Steve Chalke criticised Boris Johnson for not have a strong enough plan for when pupils start a new term in September.
Boris Johnson has spoken of "a moral duty" to get all children back in class amid indications he would force pubs, restaurants and shops to close ahead of schools in the event of severe coronavirus flare-ups.
The Prime Minister is understood to favour only closing schools as the last resort after scientific advisers warned more restrictions may be needed to reopen classrooms in England next month.
Mr Johnson, writing in the Mail on Sunday, said it is the "national priority" to get all pupils back into classrooms in September after months without in-person education.
"This pandemic isn't over, and the last thing any of us can afford to do is become complacent," he wrote. "But now that we know enough to reopen schools to all pupils safely, we have a moral duty to do so."
He warned of the "spiralling economic costs" of parents and carers being unable to work, adding: "Keeping our schools closed a moment longer than absolutely necessary is socially intolerable, economically unsustainable and morally indefensible."
Chalke, who's the founder of Oasis Academy trust which owns 52 schools, told Premier Christian News he agrees that getting children back in the classroom is a top priority, but there's a huge lack of practical planning from the Government.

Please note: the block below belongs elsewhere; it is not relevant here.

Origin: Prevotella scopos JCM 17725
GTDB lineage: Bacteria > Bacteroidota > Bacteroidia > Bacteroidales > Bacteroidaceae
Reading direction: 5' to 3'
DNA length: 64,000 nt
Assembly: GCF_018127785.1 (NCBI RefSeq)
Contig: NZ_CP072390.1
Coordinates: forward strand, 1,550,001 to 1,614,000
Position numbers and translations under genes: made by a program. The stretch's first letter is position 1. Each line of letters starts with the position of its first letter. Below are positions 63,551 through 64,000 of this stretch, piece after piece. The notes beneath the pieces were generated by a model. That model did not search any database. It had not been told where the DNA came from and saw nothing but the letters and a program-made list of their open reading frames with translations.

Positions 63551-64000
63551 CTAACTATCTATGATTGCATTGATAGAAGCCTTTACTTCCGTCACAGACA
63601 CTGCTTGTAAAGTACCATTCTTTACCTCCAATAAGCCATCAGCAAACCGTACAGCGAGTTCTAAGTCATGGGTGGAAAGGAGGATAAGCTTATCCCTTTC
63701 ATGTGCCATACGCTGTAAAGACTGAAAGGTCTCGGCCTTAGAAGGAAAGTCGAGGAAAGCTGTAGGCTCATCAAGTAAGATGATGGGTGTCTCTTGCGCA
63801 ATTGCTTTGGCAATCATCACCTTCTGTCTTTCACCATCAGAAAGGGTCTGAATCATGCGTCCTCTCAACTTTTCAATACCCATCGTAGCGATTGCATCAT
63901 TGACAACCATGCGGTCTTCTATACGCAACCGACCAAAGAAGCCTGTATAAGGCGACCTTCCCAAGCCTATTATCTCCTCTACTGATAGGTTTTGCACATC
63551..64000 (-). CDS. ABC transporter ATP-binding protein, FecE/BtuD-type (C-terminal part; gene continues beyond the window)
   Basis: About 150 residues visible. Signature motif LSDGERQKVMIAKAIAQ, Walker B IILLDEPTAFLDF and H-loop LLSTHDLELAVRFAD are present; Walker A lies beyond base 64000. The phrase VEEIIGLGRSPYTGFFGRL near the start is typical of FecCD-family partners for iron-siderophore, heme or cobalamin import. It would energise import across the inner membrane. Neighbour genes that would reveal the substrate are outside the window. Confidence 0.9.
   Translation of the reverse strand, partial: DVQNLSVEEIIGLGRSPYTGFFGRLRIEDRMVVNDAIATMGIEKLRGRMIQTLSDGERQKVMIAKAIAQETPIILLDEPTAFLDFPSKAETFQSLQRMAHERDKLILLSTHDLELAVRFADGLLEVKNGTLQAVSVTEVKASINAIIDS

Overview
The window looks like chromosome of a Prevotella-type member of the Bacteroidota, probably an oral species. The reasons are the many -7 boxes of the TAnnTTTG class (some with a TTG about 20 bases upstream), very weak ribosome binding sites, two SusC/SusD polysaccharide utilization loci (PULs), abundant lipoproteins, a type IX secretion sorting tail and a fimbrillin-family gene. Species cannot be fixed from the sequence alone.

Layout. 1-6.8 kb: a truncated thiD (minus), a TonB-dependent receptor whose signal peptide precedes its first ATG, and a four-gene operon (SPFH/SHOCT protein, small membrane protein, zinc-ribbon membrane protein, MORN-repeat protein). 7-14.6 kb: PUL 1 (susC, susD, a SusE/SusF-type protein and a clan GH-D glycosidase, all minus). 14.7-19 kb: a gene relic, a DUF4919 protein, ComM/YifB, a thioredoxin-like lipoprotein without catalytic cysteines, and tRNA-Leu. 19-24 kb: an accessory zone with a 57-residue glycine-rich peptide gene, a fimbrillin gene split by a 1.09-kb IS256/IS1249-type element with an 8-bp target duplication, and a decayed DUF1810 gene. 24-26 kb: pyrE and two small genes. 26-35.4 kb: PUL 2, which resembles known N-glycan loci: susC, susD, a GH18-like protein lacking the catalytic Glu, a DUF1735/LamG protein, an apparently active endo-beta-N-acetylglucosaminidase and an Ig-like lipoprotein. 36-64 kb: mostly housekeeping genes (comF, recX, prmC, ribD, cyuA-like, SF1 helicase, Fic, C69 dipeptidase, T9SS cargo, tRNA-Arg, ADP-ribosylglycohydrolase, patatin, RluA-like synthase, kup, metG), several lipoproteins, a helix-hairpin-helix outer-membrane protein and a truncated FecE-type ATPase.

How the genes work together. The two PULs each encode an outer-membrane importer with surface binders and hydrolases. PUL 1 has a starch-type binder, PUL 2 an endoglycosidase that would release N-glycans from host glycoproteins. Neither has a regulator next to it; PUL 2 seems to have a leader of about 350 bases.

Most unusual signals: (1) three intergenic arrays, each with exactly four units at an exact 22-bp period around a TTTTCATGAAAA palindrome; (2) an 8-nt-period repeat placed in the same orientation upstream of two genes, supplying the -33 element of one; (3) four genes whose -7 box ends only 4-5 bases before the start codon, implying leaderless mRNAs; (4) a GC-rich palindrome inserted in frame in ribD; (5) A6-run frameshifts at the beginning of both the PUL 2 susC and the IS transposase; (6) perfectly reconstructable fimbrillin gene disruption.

"We know that children need to go back, not just in terms of their academic learning, but in terms of their social and their emotional development. All of these things are very important.
"What the Prime Minister has been short on till now is the 'how'. There is no 'how do you do this?'
"The problem is that no school builder, whether they were back in Victorian times or a school that was completed last year, no designer, no architect, ever built a school that was 50 per cent bigger than it needed to be just in case there was a global pandemic and we have to socially distance. So we have a practical problem."
Chalke said there either needs to be a rota system for students attending classes or there needs to be more school buildings.
"In Waterloo where Oasis runs two schools… I got in touch with one of the local vicars who's volunteered to give us two church halls and a local hotel owner who's given us a floor and a half of a hotel. So that's my point. I agree with the prime minister, but Boris get practical."
He added that on Monday Oasis will be having conversations with its school leaders across the country about how they solve the problem in each of their community's because each locality is different.
Chalke also suggested that the government build temporary classrooms in playgrounds just as Nightingale Hospitals were built quickly for coronavirus patients.
"We don't know if there's going to be a second wave. We don't know whether there's going to be lockdowns, so it's no good just saying 'let's be open', we have to prepare to be open.
"What we should do is postponed the opening up term for two weeks so that we can use those two weeks with staff to get all the training in place, all the staff structures in place, and all of the technical bits and pieces in place to make this happen. "
Professor Chris Whitty, the chief medical officer for England, has warned the nation has "probably reached near the limit or the limits" of what can be done to reopen society safely.
Meanwhile, Professor Neil Ferguson, whose modelling led to the decision to impose the lockdown, suggested ministers would need to "row back on the relaxation of restrictions" to allow a full-time return to schools while keeping the virus under control.